Royal Anglian Veterans swim the English Channel
Royal Anglian Veterans swim the English Channel

When you’re swimming you can’t see anything apart from the murky water you’re in, and the side of the boat alongside that gives you direction. You have little idea of have how you’re going, only that you look forward to the ten-minute warning, the five-minute warning, and finally the whistle which indicates your time is up. You then swim around to stern of the boat, grab onto the ladder lift and then feel the relief as you’re lifted aboard to be welcomed by a hot drink and a towel down by the other members of the team.

In the middle of the Channel, we saw the extent of marine traffic travelling north and south. Cross Chanel Ferries, Container ships piled high and huge super tankers over 300metres long all passed us bye, some even hooted their horns in encouragement. The white cliffs faded from view and then the French coast became discernible through the heat haze.

As we crossed into French waters all our mobile phones received welcome texts from our signal providers but explaining the costs that were going to incur on our mobile data roaming. We had now all completed two legs each and to our untrained eyes the French coast still looked a long way off. Before the swim we had anticipated doing three legs each, so roughly 12 hours in total. Phil our experienced deckhand gathered the three non-swimmers together in a huddle and explained that the ‘Chop’, as he described it, had slowed the attempt and that unless each of us put in a very good third leg we could be looking at about 14 hours as the tide would turn and make it even harder.

Over a cup of hot chocolate, we swimmers resolved to make our third legs as fast and as far we could. Clearly Phil had put the ‘wind up us’ and we certainly didn’t want to finish the swim in the dark. The prospect of one of us swimming onto an unknown shore which could be rocky was a good incentive to swim faster.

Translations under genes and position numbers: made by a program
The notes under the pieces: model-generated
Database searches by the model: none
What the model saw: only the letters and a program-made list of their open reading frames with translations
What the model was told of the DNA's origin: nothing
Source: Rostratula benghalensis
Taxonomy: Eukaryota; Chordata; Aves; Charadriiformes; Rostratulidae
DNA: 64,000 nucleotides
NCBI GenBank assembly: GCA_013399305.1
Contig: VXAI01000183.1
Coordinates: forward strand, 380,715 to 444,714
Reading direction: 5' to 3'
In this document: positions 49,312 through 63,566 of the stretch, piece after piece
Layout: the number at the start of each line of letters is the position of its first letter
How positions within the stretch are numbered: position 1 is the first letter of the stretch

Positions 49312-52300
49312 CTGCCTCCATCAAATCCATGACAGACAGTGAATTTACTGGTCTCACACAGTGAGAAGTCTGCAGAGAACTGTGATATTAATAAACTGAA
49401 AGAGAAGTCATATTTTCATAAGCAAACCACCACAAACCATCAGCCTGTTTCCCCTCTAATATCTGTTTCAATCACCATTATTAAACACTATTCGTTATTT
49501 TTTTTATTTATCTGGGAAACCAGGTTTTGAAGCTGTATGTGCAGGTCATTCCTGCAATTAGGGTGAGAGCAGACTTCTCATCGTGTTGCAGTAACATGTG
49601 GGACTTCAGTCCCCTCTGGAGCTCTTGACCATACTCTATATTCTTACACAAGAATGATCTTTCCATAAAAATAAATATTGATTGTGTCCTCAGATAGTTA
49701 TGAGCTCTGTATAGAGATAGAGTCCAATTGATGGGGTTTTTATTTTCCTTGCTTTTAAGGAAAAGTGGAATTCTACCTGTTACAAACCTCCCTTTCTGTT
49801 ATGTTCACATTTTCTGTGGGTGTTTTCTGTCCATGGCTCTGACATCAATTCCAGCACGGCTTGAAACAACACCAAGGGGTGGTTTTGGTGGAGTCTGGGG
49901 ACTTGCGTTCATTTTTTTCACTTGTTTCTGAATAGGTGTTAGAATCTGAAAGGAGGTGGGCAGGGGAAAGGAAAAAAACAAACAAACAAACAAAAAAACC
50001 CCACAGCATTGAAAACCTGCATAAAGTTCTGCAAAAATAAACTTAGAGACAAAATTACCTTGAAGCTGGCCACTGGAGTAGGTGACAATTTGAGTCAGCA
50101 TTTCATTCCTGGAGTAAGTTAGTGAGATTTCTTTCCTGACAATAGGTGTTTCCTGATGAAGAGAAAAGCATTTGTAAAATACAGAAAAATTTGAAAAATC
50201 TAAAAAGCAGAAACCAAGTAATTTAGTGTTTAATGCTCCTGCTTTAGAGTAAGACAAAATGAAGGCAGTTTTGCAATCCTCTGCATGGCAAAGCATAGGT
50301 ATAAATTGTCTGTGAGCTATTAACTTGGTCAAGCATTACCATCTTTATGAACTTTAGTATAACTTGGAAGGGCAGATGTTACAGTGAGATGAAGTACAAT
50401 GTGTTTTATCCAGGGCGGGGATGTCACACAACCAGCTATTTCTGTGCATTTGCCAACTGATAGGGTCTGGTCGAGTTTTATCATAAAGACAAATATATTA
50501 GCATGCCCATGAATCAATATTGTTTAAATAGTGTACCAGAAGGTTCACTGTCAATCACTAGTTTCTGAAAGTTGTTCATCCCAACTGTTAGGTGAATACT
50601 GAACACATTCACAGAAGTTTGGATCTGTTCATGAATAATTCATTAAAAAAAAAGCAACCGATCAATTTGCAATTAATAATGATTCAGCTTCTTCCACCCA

When Geoff finished his third leg he had no idea how much distance he had covered. It wasn’t until he was lifted aboard that he could see how close the French coast was. To his amazement it was a little over 350metres away and Alistair was already swimming strongly towards the shore, escorted by the boat’s inflatable dingy. Through our binoculars we saw him stand up then carefully wade to the beach. Once he was the regulation metre out of the water, the hooter sounded, the stop watches stopped, and a big cheer went up from all on the boat. The time: 12hours 17mins 37seconds.

Intriguingly, Alistair was met at the water’s edge by a French Channel Swimmer who lives near the beach at Cap Gris Nez. During the swimming season ‘Patrice’ tracks the various CSA boats across the Channel on his phone. He aims to welcome as many successful swimmers as he can, and like many before him, Alistair received some beach pebbles and shells as a souvenir of the swim and of Cap Gris Nez. Once Alistair was back on-board celebratory photos were swiftly taken in the setting sun and we all paused to take in the achievement. It was a great team effort and an experience that will live long in the memory.

Ask the members of the team whether they would do it again? I’m really not sure what their answers would be………